G7 opposes lowering price of Russian crude oil from $60: WSJ
The price cap coalition, consisting of the G7 industrialized countries, the EU and Australia, will be deciding in the coming weeks whether or not they should recalibrate the sanctions imposed on Russia.
The Wall Street Journal reported on Wednesday, citing people familiar with the matter, that the International Group of Seven (G7) industrialized nations have disagreed on lowering the price cap on Russian crude oil currently set at $60 per barrel.
The report states that the European Commission (EC) warned its member states that the decision is owed to a conversation held between EC President Ursula von der Leyen and US President Joe Biden in Washington in the past week, in which Biden told Von der Leyen that the US has no interest in adjusting the price cap.
The price cap coalition, consisting of the G7 industrialized countries, the EU, and Australia, will be deciding in the coming weeks whether or not they should recalibrate the sanctions imposed on Russia.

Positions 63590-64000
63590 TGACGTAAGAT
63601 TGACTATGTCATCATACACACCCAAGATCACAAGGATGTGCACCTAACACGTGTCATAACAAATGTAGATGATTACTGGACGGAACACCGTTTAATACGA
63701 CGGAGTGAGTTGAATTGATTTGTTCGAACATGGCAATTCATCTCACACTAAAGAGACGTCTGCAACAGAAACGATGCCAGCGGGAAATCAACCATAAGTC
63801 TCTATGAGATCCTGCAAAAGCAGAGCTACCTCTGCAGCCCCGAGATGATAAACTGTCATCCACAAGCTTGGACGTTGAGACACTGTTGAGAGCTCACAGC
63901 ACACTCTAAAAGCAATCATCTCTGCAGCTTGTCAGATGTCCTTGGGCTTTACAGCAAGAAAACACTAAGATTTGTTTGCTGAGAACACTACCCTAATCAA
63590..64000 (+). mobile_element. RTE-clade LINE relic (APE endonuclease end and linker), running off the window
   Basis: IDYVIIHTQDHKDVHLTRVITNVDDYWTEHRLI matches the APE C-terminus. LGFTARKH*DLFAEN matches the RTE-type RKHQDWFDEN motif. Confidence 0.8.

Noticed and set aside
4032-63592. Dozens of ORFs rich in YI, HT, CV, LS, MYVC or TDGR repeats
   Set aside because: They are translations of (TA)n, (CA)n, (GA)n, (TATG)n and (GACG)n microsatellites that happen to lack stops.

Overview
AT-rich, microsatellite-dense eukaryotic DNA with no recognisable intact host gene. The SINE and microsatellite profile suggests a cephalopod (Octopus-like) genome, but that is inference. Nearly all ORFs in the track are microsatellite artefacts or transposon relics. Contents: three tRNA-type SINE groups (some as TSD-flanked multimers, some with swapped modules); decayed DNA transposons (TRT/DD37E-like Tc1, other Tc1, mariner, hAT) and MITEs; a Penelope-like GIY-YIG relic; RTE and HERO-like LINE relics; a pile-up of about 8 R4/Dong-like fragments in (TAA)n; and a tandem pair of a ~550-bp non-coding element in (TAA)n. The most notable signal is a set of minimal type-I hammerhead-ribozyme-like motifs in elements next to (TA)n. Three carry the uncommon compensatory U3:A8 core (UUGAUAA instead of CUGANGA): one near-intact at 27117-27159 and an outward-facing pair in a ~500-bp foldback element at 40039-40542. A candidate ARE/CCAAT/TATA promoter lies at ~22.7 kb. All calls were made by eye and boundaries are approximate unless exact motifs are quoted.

Latest reports reveal that WTI Crude, a US benchmark, fell below $67 - its lowest price since November 2021.
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Chevron CEO Mike Wirth said during a conference at CERAWeek on March 6 that the Russian price cap has generated a large number of obstacles in standard operations for global energy markets.
"There's not a lot of swing capacity, there's not a lot of inventory capacity, so a little bit, and the system normally optimizes within those parameters, but there's now a lot of constraints: you can't sell to this country, you can't buy from that country, can't insure," Wirth said, adding that he does not see the prospect of Europe to become a dependent consumer of Russian gas ever again.
President Vladimir Putin signed a decree on February 1, in retaliation to the price cap, to ban crude oil sales to countries abiding by the Western-led price cap on Russian oil.
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